- Looking back
It may be useful to think back to past times of stress at work and consider what helped us to get through it and move on. This may remind us of useful strategies and also give confidence that we can get through trouble again.
- Form positive goals
Instead of focusing on the bad and what we cannot do or change, we need to develop some small achievable goals that will help us to move forward day by day.
- Take action
Instead of denying we are in trouble, detaching from it or fretting, we can consider carefully what we can do and then take action. This will give us more of a feeling of control.
- Look for the positive
However unlikely it seems at first, there are, nearly always, positives, benefits, that come because of times of trouble. These might be, for example, that we gain more empathy with others going through the same thing, that a colleague has gone out of their way to help us, or that we have learned more about ourselves.
- Keep things in perspective
Whatever our problem might be, we can usually think of a greater problem that we are NOT facing at the moment! ‘Comparing up’ in this way can be helpful. So can imagining ourselves in the future, in the long term, when the trouble is passed. We need to think BIG and think LONG!
- Take care of ourselves
People often say on parting, ‘Take care!’. But how often do we actually follow the advice? We need to make sure we have some rest, some exercise and some fun and regularly do things we enjoy. And in this way, take care of ourselves.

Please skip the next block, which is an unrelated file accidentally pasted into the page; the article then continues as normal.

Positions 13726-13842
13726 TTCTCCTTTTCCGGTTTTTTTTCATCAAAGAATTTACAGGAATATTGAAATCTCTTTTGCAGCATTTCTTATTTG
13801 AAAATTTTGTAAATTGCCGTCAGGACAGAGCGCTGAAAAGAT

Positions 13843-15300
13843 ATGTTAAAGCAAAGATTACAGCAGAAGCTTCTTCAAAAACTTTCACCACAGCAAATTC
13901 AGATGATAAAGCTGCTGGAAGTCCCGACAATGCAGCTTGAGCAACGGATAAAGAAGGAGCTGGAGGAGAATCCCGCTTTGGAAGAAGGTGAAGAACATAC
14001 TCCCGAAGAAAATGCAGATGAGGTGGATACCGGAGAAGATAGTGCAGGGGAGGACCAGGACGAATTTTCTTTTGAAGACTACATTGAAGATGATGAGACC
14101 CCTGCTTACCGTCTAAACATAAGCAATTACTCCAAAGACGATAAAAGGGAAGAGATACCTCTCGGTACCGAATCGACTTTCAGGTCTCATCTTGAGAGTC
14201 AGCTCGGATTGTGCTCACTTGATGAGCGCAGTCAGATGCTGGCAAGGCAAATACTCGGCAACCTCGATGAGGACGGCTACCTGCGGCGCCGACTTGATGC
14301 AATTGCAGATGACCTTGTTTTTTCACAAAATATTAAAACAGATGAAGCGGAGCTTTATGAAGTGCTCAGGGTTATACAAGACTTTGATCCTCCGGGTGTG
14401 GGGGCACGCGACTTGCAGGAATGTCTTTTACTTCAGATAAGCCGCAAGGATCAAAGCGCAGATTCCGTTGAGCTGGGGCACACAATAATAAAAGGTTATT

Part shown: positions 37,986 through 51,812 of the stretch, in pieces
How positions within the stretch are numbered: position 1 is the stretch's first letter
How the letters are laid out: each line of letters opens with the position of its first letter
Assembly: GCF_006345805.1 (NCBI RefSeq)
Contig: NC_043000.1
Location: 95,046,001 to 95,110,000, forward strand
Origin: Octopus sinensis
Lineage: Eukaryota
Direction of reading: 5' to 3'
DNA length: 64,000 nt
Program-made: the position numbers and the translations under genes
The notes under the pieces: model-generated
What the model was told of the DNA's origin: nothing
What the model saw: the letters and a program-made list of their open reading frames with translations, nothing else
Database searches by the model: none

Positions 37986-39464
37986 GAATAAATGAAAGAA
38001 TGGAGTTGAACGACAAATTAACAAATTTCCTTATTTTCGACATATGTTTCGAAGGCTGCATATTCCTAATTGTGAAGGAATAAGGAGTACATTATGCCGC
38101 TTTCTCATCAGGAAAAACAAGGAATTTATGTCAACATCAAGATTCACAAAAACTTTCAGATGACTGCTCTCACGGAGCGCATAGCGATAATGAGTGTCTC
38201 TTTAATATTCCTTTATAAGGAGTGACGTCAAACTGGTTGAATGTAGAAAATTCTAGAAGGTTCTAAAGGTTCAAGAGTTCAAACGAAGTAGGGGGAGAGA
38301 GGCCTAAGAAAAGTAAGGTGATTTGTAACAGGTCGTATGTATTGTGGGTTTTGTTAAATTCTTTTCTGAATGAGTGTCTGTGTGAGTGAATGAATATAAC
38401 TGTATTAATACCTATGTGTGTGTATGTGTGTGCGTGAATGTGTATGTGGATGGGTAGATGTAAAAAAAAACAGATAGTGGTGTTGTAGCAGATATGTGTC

- Other strategies
These might include reading accounts by others in a similar fix, writing a journal or blog, meditating, being with animals, being in a different sensory environment whether this is outside in the fresh air, in a sauna, a swimming pool or at a music venue! Maybe we can try to see the funny side of our predicament and tell others exaggerated stories of our panics? Or, it might be helpful to dream up a metaphor for our professional life, such as a whitewater raft trip down a river! This may help us to see that we will at different times in our career move through fast patches of current, slow pools, idle stretches and will certainly have to navigate our way round boulders and islands at some point. The river does move on though and so will we.
‘Ordinary Magic Resilience in Development’ by Ann S Masten (2014) The Guilford Press
About the author
Tessa Woodward is an ELT consultant, teacher, and teacher trainer. She has trained teachers in Japan, Switzerland, the UK, USA, and in many European countries. She is the founder editor of The Teacher Trainer journal (Pilgrims), Past President and International Ambassador of IATEFL and founded the IATEFL Special Interest Group for Teacher Trainers (now the SIG T Ed/TT). She is the author of many books and articles for language teachers and teacher trainers. Tessa is also the founder of The Fair List.
The other articles in this series discuss ways for teacher educators to develop: